Marilyn: The Passion and Paradox
Like her art, Marilyn Monroe was rooted in paradox: She was a powerful star and a childlike waif; a joyful, irreverent party girl with a deeply spiritual side; a superb friend and a narcissist; a dumb blonde and an intellectual. No previous biographer has recognizedâ��much less attempted to analyzeâ��most of these aspects of her personality. Lois Banner has.
None of this is very new. After all there are literally dozens and dozen...more
But Banner's throughline isn't hard to follow: The woman who started life as Norma Jeane Mortenson worked hard at creating and then meticulously honed to per...more
Never fear. This book will be put to good use. Normally I give books to friends, family, or the local library. This one will be used for starting fires in ou...more
I note some of the reviews on here criticising the book but have to say I found it an enjoyable read. The writer is not so much presenting fact per say but uses the known facts about Marilyn to support her theories.
Far from showing Marilyn to be a victim of Hollywood the writer shows her to be the engineer of her own success. I much prefer this view of Mar...more
But getting past that, she did offer some fres...more
Even when I got over my teen angst for tragedy, I still liked Marilyn. The number of her mo...more
Like many people, I have an interest in Marilyn Monroe. Lois Banner's version of Marilyn Monroe's biography has gone into more depth than any other Marilyn biography that I'm aware of. She has taken the time to join the Los Angeles Marilyn fan club where members shared their collections. She then interviewed Marilyn friends and associates. Researching American and European archives, she was allowed access to never-before-seen collections. She bought many Marilyn items on eBay and...more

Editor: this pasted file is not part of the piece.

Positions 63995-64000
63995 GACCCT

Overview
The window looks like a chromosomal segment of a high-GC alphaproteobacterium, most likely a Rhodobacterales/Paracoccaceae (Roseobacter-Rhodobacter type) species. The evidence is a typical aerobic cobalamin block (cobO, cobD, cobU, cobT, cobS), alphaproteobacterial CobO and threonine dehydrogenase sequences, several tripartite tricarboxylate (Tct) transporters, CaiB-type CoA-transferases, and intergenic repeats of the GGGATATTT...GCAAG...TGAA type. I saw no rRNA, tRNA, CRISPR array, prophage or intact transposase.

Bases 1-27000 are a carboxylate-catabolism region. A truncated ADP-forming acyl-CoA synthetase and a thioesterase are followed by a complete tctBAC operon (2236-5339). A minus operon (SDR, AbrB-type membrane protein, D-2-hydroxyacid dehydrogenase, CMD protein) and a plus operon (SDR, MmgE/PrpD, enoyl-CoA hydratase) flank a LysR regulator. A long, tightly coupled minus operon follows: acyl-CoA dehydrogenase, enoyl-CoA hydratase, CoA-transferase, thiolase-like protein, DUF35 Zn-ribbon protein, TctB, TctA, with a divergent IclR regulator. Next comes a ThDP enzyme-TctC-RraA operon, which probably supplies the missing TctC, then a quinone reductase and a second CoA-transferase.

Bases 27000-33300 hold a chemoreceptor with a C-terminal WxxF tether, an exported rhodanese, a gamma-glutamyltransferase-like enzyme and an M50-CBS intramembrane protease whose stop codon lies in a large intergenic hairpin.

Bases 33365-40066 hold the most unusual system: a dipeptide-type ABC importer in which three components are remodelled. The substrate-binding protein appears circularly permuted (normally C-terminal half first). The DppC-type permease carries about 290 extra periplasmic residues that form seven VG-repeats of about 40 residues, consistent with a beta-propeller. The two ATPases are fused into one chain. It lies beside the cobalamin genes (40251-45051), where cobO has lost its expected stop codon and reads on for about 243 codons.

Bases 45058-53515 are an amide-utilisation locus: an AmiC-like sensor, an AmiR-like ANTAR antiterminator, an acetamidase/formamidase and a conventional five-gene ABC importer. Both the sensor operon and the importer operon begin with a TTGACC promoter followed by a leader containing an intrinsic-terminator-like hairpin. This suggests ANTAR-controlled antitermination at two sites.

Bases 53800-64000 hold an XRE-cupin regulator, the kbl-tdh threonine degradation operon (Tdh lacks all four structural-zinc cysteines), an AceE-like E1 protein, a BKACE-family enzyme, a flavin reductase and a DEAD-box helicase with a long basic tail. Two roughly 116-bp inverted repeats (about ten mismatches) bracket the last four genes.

Marilyn was a complicated woman and her experiences in her childhood certainly shaped the woman she became Ms. Banner contends. I was surprised by comparisons the author makes between Marily...more
I also got a bit of a jolt when she cited Abraham Lincoln, saying, "Calling a tail a leg doesn't make it a leg." I once had someone tell me that "just because someone says you have a tail, doesn't mean you have a tail."
But perhaps the most profound quote I read was from Monroe herself. "Those big tough guys are so sick. They aren't even that tough!...more
A very good read with interesting, albeit repetitive, every day goings ons.
The index leaves a little to be desired. I've been trying to re-discover Marilyn's dream role, which she never had the opportunity to play. I re-read some of the book in the library stacks and she wanted to play G...more
Back in the 1970's, I remember reading a book about Marilyn, and really enjoyed the read. I wish I could remember which book it was...not that I would want to read the same book again.
Sometimes, I feel as though...more